Wednesday, December 23, 2015

Making it easier to say no: Personal policies

Time-use surveys reveal that we have more leisure time than in decades past—but you’d hardly know it from how busy everyone feels. A prime reason for our modern busyness is, of course, our inability to just say no... to the endless demands on our time. So how do you say no without looking or feeling like a jerk? Enter “personal policies.”

Personal policies are an established set of simple rules that guide your decisions and actions. On the surface, they offer a gentler way of saying no, as in: “I don’t take work calls on Saturdays because that’s my time with family.” On a deeper level, they encourage reflection, help to define priorities and aid decision-making, especially with in-the-moment requests. They can stop you from defaulting to that regretful “yes.” ...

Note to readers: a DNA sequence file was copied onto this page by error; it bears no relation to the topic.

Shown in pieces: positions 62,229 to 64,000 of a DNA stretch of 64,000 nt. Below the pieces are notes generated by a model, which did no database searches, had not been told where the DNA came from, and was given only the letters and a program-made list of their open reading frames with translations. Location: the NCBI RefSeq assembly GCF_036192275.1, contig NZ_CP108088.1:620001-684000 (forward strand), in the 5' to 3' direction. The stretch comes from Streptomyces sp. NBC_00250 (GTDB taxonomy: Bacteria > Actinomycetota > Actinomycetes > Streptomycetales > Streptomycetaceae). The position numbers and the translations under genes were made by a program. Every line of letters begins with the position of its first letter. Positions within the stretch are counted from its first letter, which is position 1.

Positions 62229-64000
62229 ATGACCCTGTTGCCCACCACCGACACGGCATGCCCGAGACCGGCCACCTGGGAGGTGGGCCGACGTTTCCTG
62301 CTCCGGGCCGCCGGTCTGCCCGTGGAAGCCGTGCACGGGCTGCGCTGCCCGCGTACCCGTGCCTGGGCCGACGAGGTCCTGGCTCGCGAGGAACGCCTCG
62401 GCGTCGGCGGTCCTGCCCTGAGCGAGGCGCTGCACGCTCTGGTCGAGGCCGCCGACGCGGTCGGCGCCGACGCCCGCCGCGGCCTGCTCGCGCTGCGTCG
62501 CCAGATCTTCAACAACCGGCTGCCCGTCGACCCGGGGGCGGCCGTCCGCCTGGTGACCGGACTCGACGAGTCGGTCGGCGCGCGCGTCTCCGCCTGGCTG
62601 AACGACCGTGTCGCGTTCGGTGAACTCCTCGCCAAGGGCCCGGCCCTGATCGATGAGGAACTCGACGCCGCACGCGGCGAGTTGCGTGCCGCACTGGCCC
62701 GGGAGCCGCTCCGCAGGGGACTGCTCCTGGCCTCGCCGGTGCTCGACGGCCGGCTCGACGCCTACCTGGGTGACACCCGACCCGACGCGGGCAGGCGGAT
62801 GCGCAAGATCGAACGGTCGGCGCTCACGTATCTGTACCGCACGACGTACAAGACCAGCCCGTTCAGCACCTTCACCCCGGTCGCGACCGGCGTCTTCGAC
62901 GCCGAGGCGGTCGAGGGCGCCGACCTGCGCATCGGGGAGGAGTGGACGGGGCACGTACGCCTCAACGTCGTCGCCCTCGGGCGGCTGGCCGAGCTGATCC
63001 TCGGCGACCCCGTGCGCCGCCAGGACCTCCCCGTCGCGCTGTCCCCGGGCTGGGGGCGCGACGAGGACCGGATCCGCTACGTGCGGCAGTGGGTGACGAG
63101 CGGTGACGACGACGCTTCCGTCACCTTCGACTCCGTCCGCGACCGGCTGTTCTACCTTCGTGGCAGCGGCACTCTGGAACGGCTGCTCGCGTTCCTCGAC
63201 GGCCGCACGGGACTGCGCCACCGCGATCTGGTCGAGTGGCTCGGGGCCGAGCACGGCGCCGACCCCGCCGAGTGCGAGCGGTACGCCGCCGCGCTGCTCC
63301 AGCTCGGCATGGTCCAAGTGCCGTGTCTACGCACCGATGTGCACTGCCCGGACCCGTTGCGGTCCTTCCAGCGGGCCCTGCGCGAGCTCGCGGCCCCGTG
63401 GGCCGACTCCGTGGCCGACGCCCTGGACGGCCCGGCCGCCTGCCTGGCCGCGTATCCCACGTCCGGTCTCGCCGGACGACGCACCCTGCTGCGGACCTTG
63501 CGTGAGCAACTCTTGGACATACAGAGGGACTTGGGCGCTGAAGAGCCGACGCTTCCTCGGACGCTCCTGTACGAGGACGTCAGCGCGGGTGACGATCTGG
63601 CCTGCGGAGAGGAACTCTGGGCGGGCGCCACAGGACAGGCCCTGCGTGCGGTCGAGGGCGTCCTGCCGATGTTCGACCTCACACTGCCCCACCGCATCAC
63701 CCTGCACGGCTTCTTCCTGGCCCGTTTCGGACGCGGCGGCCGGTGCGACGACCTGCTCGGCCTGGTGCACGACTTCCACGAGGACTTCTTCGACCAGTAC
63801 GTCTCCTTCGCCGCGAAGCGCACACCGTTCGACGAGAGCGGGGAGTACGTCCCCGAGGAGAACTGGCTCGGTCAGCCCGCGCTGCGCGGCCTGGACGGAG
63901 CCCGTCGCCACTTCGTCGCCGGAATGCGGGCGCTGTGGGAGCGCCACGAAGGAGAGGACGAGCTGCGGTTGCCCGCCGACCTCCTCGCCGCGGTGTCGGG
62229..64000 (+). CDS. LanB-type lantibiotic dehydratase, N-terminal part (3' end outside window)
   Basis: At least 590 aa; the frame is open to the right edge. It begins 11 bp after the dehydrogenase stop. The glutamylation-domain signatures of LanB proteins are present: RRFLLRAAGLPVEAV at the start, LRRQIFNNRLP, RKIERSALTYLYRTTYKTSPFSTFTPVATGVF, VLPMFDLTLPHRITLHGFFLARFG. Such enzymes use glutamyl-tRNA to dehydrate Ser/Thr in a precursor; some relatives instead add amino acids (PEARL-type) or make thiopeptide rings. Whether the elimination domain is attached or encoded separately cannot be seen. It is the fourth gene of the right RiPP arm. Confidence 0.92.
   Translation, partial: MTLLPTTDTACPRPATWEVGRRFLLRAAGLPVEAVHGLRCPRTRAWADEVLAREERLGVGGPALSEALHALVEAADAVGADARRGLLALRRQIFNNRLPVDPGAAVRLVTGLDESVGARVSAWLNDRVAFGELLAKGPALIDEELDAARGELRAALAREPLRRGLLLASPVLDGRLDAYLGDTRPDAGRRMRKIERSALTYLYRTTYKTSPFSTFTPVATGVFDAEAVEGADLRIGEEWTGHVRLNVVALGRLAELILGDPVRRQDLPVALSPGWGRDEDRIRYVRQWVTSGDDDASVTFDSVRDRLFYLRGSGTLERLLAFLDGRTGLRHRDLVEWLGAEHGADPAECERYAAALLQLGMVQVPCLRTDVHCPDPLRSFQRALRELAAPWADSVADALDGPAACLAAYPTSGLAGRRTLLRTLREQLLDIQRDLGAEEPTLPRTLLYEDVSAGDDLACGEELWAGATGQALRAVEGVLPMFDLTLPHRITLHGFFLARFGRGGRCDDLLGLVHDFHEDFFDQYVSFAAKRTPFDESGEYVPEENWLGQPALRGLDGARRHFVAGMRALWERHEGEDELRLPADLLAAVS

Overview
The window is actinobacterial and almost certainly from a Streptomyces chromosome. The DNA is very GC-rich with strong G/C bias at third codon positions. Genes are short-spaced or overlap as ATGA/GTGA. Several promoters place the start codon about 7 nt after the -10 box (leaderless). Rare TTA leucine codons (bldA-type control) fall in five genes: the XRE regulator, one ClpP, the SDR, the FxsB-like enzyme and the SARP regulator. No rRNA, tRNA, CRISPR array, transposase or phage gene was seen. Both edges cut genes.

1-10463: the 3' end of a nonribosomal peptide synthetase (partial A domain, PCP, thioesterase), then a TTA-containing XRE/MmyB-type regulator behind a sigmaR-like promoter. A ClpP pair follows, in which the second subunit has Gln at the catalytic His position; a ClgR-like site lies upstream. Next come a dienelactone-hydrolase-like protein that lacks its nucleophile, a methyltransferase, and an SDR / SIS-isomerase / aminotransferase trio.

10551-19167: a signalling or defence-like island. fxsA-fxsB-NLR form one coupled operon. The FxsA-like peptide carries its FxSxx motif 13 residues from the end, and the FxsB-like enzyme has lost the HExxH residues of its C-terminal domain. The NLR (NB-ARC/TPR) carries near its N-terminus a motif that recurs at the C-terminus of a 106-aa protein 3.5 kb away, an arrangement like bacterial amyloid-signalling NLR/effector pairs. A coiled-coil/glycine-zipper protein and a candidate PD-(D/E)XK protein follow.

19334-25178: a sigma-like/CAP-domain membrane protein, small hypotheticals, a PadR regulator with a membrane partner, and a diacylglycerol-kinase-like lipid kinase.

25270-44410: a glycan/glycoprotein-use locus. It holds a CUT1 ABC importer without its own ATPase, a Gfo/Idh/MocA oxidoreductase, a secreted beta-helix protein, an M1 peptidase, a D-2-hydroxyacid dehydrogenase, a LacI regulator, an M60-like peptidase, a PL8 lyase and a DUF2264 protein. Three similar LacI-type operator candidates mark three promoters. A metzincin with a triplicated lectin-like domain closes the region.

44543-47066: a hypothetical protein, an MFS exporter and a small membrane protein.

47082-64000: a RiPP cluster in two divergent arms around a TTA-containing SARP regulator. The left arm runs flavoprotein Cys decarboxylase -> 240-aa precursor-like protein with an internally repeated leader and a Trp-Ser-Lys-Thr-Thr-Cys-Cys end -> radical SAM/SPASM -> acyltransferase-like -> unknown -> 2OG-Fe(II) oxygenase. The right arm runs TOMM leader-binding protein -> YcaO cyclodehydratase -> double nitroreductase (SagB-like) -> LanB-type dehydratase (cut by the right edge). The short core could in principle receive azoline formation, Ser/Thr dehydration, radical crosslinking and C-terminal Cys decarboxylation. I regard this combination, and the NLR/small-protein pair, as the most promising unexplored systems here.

“Personal policies work because they essentially remove rejection from the equation.” You’re not saying “no” to the person but simply upholding your policy.

In addition, says William Ury, co-founder of the Harvard Negotiation Project, “executing on [policies] consistently can signal a sense of integrity, predictability and trustworthiness, which is key to building any strong personal or professional relationship.” ...

In another study, published in the International Journal of Research in Marketing, the same researchers found that people who said “I don’t” in role-playing and scenario-based exercises were more persuasive than those who said “I can’t.” So the next time an eager hostess tries to break your diet by offering “just a little piece,” kindly tell her, “No thank you, I don’t eat cake,” says Prof. Patrick. Saying “I don’t” connotes a higher degree of conviction and makes it harder for someone to push back.
--Jennifer Breheny Wallace, WSJ, on the power of rules instead of discretion